• ‘Can anyone doubt that the filth they spout will now carry more weight, that the flag-waving crowds are now more likely to vote MHP?’
      • ‘A former policeman who led the fight against internet child porn warned today that the tide of filth in cyberspace is growing and could lead to an abuse ‘timebomb’.’
      • ‘How could Norman bring a tool of the devil into their household and corrupt his sock drawer with this filth?’
      • ‘Unfortunately, as the Minister has stated, there has been a proliferation of that sort of smut and filth ever since the Internet became something most of us use.’
      • ‘It contains a few rude bits which helped to get the book censored in 1922 for ‘unmitigated filth and obscenity’.’
      • ‘Not one voice of opposition to this racist filth is heard from a single character.’
      pornography, pornographic films, pornographic literature, pornographic videos, dirty books, smut, vice
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    2. 1.2 Corrupt behavior; decadence.
      • ‘Cities were also associated with poverty, filth, crime, class and labour conflict, and the general deterioration of American society.’
      • ‘This game and all the filth in it must be purged from this universe!’
      • ‘Still, the purification rituals of the city involve a suspicion running through all economic classes that vile filth corrupts that which they are not.’
      • ‘As a teenager, she would argue with her father about attacking the corruption and filth associated with politics.’
      • ‘We must stop peddling this filth at our kids immediately.’
      • ‘Why has the world shown me nothing but wickedness, filth, and brutality till now?’
      • ‘But deep down she knew that the filth she felt inside would probably never entirely go away.’
      • ‘We don't have the filth in our heads that she does.’
      • ‘Grip the horn and tip it toward your greedy mouth, drinking of the filth, corruption and frothy, unintentional comedy contained within.’
      • ‘A marathon of self-obsession, self-pity, misery, filth, shame, loneliness, isolation, and a lot of embarrassing stuff about sex.’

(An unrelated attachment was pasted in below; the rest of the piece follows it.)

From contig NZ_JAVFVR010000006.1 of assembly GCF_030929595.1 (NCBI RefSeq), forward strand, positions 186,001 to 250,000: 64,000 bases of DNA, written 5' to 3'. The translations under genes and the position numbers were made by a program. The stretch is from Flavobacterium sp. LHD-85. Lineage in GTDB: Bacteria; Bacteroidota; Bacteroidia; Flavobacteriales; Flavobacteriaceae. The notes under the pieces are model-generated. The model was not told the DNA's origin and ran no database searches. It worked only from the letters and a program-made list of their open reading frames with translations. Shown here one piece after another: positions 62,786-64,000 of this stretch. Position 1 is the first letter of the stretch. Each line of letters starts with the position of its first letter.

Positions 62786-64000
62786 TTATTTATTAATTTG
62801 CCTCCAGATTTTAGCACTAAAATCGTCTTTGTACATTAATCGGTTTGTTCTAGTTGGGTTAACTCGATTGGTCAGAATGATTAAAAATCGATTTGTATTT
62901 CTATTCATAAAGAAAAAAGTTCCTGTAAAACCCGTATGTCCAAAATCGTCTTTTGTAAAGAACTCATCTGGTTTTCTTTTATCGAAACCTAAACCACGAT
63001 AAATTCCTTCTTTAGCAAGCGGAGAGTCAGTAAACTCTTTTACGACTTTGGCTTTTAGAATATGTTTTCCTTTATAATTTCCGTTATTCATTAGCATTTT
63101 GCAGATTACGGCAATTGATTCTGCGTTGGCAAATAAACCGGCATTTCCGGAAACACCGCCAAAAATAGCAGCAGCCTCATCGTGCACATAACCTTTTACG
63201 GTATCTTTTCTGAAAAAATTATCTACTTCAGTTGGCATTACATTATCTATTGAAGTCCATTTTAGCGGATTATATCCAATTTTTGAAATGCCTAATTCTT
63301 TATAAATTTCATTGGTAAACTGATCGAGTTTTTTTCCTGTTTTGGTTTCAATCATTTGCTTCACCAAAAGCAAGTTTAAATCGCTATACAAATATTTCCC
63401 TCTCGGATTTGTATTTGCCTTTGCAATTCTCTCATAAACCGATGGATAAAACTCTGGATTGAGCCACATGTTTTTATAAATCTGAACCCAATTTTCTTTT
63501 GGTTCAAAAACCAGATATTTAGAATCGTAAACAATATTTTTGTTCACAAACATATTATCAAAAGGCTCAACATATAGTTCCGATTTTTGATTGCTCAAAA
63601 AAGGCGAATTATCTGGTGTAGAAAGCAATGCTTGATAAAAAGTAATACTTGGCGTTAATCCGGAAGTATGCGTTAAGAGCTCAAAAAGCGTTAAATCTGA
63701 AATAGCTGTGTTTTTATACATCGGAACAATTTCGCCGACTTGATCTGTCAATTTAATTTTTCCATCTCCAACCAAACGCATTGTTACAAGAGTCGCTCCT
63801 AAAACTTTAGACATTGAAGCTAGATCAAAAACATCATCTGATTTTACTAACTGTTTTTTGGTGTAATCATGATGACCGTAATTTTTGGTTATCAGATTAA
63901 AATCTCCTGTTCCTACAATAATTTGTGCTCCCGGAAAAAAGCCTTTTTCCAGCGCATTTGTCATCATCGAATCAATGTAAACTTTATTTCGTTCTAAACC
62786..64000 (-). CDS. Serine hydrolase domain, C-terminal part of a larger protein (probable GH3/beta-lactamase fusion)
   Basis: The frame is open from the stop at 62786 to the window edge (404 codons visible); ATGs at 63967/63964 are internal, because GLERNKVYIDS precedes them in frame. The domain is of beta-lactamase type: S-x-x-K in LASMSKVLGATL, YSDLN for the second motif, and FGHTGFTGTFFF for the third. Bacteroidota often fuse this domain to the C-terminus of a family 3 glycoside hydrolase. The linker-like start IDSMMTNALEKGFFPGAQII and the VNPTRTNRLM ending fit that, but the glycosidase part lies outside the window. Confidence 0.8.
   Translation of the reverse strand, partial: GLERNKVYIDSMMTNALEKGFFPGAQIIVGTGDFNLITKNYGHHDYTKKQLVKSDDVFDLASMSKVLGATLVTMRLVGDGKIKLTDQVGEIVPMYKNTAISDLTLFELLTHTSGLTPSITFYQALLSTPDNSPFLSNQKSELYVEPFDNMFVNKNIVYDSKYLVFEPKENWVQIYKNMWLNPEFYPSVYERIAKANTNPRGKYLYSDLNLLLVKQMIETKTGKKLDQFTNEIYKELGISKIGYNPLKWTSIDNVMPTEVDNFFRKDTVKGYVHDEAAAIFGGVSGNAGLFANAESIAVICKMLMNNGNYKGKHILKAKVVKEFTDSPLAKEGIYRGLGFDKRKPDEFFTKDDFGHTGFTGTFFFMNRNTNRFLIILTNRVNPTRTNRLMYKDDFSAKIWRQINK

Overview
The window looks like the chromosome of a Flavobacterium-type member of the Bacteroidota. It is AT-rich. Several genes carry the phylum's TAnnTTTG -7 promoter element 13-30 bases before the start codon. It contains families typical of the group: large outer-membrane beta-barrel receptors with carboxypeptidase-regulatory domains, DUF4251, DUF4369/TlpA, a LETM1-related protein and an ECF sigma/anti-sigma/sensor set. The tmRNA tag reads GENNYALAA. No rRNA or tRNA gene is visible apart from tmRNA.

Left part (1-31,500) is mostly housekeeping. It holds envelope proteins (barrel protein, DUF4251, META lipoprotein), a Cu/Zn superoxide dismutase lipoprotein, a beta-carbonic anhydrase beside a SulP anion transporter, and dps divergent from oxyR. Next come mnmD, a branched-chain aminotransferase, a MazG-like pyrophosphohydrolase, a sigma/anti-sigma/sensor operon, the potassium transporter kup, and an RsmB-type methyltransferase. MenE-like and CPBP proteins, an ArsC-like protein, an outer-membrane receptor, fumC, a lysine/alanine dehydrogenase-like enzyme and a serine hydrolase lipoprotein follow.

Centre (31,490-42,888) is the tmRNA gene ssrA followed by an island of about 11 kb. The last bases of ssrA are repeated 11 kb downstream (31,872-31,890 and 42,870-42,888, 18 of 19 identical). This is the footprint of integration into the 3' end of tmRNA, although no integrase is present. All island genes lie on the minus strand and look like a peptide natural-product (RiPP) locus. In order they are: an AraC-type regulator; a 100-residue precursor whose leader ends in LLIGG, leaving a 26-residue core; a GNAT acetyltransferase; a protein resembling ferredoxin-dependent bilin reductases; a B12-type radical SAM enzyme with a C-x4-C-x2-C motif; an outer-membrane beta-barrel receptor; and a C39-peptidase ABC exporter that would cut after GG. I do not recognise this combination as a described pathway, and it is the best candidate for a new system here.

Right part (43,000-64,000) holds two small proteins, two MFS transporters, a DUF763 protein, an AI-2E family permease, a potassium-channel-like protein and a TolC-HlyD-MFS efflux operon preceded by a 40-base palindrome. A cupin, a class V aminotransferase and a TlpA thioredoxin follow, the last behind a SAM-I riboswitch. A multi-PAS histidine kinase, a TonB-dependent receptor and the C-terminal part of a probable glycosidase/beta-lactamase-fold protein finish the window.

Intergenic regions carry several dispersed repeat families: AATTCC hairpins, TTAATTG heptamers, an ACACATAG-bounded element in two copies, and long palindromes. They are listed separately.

• ‘However, observations of the High Street late at night indicate the noise, filth and anti-social behaviour increase exponentially with the hour.’
      • ‘Got back on Sunday evening and chucked a full on 5 year old temper tantrum at having to be back in this noisy, filth ridden corrupt town!’
      • ‘I'm going to die in this stinking filth, the victim of public education and malnutrition.’
      • ‘He absorbs the corruption, the filth, the sins of the flesh, the manager giving him orders now drunk at the bar with his arms around two giggling blondes.’
    3. 1.3 Used as a term of abuse for a person or people one greatly despises.
      ‘I can’t believe she married that filth’
      • ‘Didn't your mother ever teach you not to gossip about others, you disgusting piece of filth?’
      • ‘Now he strode wearily and dispassionately through the enemy filth, cutting down those that stood in his path and ignoring all others.’
      • ‘Indeed, but it also seemed intensely relaxed about the rich behaving like filth.’
      • ‘But The Sun says there's only one way to deal with this kind of evil terrorist filth.’
      • ‘These terrorists are sub-human filth and must be captured and eliminated.’
      • ‘Somehow, I managed to get to my feet, I was filthy now, only now could he call me, filth, and get a way with it.’
    4. 1.4as plural noun the filthBritish informal, derogatory The police.
      • ‘How does she know that only 7 per cent go to the filth?’
      • ‘And potentially, if you've got a beard and dark skin, it may get you shopped to the filth.’
      • ‘Of course she will never appear in court and Dave beats her for being so stupid to get caught by the filth.’
      • ‘They obviously figured she looked crazed too, why else would she jump back like she'd just been burnt when she spotted the filth.’
      • ‘Are rudimentary disguises sufficient to fool the filth?’


Old English fȳlth ‘rotting matter, rottenness’, also ‘corruption, obscenity’, of Germanic origin; related to Dutch vuilte, also to foul.